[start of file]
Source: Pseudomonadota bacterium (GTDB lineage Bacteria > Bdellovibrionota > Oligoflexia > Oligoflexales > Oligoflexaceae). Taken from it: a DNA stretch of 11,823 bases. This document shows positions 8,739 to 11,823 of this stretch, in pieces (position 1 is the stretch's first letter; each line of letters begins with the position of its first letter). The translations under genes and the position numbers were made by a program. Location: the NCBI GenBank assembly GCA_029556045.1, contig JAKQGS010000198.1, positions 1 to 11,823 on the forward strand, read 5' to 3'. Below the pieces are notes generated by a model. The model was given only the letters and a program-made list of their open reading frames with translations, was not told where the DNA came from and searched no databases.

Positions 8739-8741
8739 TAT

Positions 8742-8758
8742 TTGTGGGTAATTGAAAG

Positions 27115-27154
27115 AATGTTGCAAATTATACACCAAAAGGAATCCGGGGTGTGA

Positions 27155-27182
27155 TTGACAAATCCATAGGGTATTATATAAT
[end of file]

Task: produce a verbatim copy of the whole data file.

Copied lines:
Source: Pseudomonadota bacterium (GTDB lineage Bacteria > Bdellovibrionota > Oligoflexia > Oligoflexales > Oligoflexaceae). Taken from it: a DNA stretch of 11,823 bases. This document shows positions 8,739 to 11,823 of this stretch, in pieces (position 1 is the stretch's first letter; each line of letters begins with the position of its first letter). The translations under genes and the position numbers were made by a program. Location: the NCBI GenBank assembly GCA_029556045.1, contig JAKQGS010000198.1, positions 1 to 11,823 on the forward strand, read 5' to 3'. Below the pieces are notes generated by a model. The model was given only the letters and a program-made list of their open reading frames with translations, was not told where the DNA came from and searched no databases.

Positions 8739-8741
8739 TAT

Positions 8742-8758
8742 TTGTGGGTAATTGAAAG

Positions 27115-27154
27115 AATGTTGCAAATTATACACCAAAAGGAATCCGGGGTGTGA

Positions 27155-27182
27155 TTGACAAATCCATAGGGTATTATATAAT